Mother Frances Xavier Cabrini – Remembering the First American Saint on her Feast Day

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Mother Frances Xavier Cabrini
Remembering the First American Saint on her Feast Day
Fr. Thomas Rosica, CSB

Saint Frances Xavier Cabrini, known to the world as ‘Mother Cabrini’ left an indelible imprint on the Church in the United States and around the world. She was the first American saint canonized in Rome in 1946. Born Maria Francesca Cabrini on July 15, 1850 in Sant’Angelo Lodigiano in Lombardy, Italy, Maria took religious vows in 1877. Three years later, she became one of the seven founding members of the Institute of the Missionary Sisters of the Sacred Heart of Jesus. She then set up two missions in Rome all the while nursing her true dream, which was to be a missionary in China.

Mother Cabrini gained an audience with Pope Leo XII seeking his approval for this missionary endeavour. However, at this time in history, tens of thousands of Italian immigrants were arriving in the United States and in desperate need of pastoral care. Poor and destitute, cut off from their home and tradition, Italians were encountering difficulties adjusting to the Anglo Saxon, American way of life.

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The Pope told Cabrini “Go West, Not East,” telling her the Church needed her more in the USA than in China. Despite her initial hesitation she accepted the Pope’s view and soon after began her long and legendary service to the Italian immigrant community and poor she encountered in the US. She founded an orphanage in New York, which would become the first of 67 institutions she launched in New York, Chicago, Seattle, New Orleans, Denver and Los Angeles.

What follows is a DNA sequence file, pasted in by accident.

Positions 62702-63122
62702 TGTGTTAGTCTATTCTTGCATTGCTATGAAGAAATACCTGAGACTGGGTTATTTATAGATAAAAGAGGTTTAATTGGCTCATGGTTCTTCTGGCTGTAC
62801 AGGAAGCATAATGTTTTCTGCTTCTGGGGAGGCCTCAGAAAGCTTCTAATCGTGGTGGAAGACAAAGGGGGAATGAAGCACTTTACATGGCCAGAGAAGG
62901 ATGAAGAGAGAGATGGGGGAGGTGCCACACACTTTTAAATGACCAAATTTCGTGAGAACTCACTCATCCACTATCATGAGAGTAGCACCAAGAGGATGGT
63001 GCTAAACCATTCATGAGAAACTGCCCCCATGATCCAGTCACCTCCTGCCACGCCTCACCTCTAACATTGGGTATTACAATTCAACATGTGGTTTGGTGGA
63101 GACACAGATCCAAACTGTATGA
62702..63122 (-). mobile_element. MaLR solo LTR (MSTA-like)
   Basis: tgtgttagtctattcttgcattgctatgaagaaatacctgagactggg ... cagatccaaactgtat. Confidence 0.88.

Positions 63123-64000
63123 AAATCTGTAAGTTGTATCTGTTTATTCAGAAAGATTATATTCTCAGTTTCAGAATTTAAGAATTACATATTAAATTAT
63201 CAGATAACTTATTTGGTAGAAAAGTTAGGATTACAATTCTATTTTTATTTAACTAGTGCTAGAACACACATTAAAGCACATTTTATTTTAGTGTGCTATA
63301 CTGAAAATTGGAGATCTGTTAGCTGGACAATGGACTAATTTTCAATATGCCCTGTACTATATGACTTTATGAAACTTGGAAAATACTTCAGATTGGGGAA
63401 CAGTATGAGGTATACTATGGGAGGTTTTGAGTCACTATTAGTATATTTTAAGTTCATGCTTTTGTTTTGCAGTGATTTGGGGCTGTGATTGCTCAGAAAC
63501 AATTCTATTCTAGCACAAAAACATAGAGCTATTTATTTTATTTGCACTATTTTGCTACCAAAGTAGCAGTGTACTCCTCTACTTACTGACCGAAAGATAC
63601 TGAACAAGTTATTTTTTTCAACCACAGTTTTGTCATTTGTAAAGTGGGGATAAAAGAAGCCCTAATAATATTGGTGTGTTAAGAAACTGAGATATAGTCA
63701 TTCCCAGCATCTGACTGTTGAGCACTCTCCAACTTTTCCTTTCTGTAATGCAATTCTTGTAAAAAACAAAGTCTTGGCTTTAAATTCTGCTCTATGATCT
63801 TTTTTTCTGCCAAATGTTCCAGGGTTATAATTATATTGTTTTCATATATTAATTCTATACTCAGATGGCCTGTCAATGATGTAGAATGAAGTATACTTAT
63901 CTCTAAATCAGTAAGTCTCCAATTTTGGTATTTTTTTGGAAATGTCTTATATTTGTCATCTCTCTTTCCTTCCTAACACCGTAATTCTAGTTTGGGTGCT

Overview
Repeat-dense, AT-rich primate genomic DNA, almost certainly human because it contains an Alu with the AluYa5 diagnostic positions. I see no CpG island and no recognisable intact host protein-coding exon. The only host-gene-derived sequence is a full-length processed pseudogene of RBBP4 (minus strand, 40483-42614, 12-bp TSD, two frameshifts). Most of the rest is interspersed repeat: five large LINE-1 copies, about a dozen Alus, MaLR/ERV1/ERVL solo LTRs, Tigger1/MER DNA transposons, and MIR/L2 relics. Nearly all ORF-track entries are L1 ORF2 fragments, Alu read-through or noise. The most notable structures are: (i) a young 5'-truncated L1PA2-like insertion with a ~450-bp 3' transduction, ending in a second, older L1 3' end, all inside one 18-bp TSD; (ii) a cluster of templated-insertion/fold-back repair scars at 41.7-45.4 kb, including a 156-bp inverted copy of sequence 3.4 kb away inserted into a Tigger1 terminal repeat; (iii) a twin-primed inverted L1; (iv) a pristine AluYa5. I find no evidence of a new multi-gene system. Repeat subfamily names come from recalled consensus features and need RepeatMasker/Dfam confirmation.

Mother Cabrini’s willingness to forsake her own personal ambition to evangelize in China turned into a blessing for millions of underprivileged immigrants who benefited from her ministry. Sometimes when we are determined to have our way, we should stop and listen to the voice of God, and to those we trust, to make sure we truly are following the right course.

When I was growing up in an Italian-American household, we often heard stories of the saints and blesseds from my grandparents and parents. Two Italians, of course, were at the top of the list: Mother Cabrini and Padre Pio. St. Mother Cabrini’s prayer for humility was given to us and I have kept it ever since in my Bible.